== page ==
The National Aeronautics and Space Administration (NASA) Glenn Research Center (GRC) has developed a laboratory transmitter and receiver prototype of a space-to-ground optical communications link. The system is meant to emulate future deep space optical communication links, such as the first crewed flight of Orion, in which the transmitted laser is modulated using pulse position modulation and the receiver is capable of detecting single photons. The transmitter prototype consists of a software defined radio, a high extinction ratio electro-optic modulator system, and a 1550 nm laser. The receiver is a scalable concept and utilizes a single-pixel array of fiber coupled superconducting nanowire single photon detectors. The transmit and receive waveforms follow the Consultative Committee for Space Data Systems (CCSDS) Optical Communications Coding and Synchronization Standard. A software model of the optical transmitter and receiver has also been implemented to predict performance of the optical test bed. This paper describes the transmitter and receiver prototypes as well as the system test configuration. System level tests results are presented and shown to align with predictions from software simulations. The validated software model can be used to in the future to reduce the design cycle of optical communications systems.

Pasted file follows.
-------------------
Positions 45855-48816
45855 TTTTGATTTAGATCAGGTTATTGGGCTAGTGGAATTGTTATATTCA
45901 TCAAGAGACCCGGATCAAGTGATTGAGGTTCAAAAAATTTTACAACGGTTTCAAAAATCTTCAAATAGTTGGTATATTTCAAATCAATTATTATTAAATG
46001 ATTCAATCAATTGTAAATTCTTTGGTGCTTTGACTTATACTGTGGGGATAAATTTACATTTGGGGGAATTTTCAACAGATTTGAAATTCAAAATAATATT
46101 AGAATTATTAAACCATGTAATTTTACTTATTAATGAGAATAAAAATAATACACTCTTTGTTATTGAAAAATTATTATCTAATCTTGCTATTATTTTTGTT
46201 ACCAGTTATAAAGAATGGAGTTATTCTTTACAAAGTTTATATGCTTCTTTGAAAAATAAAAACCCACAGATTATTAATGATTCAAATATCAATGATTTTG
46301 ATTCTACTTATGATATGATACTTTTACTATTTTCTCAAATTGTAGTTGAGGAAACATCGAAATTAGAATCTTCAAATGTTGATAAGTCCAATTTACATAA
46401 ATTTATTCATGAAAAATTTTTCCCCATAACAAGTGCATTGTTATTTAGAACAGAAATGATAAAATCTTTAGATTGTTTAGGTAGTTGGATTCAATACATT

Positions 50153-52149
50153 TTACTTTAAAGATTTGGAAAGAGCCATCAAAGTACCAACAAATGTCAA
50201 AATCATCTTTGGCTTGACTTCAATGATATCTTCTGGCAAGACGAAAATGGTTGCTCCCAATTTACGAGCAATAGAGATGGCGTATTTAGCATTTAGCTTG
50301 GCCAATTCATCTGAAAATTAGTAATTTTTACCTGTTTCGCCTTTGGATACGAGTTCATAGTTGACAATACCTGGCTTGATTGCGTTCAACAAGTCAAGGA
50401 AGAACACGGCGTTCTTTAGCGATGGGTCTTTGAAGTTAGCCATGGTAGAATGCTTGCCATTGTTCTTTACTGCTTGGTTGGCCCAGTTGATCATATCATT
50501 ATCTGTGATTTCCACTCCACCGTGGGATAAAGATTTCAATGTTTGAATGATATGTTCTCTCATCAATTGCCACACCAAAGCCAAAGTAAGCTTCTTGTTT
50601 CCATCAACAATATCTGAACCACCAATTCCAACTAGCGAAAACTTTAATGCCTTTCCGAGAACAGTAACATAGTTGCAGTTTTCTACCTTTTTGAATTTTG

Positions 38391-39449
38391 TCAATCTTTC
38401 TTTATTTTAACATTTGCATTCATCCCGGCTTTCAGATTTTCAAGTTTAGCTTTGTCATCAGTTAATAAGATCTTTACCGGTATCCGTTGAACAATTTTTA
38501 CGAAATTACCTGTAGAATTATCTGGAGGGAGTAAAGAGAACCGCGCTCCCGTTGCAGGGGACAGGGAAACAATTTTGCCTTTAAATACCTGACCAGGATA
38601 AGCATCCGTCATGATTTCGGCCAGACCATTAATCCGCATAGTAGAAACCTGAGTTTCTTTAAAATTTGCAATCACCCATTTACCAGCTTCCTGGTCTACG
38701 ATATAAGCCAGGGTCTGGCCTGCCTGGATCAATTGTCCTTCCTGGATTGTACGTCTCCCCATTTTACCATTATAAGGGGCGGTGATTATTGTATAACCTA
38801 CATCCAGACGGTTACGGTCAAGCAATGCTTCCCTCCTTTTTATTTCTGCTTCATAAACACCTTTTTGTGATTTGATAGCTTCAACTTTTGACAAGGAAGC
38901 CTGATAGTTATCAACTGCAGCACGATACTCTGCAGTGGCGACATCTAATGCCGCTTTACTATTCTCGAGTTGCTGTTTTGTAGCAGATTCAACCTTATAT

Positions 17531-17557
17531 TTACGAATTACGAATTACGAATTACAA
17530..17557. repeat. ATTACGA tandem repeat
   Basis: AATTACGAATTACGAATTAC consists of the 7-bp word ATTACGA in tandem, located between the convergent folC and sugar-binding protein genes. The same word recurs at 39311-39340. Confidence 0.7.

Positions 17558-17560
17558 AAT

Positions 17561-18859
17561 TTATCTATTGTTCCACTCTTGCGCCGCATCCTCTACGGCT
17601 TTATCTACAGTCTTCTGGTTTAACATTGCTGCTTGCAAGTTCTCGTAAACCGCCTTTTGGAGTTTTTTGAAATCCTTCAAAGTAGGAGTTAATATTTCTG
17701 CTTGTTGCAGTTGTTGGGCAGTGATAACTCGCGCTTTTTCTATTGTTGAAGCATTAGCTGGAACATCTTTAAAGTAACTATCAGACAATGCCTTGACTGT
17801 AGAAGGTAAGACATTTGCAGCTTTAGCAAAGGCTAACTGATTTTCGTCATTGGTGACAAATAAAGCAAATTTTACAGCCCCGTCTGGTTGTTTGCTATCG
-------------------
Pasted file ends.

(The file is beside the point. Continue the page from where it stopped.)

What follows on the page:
Jennifer M. Nappier, Brian E. Vyhnalek, Sarah A. Tedder, and Nicholas C. Lantz, "Characterization of a photon counting test bed for space to ground optical pulse position modulation communications links," Proc. SPIE 10910, Free-Space Laser Communications XXXI, 1091009 (Presented at SPIE LASE: February 04, 2019; Published: 12 March 2019); https://doi.org/10.1117/12.2507278.
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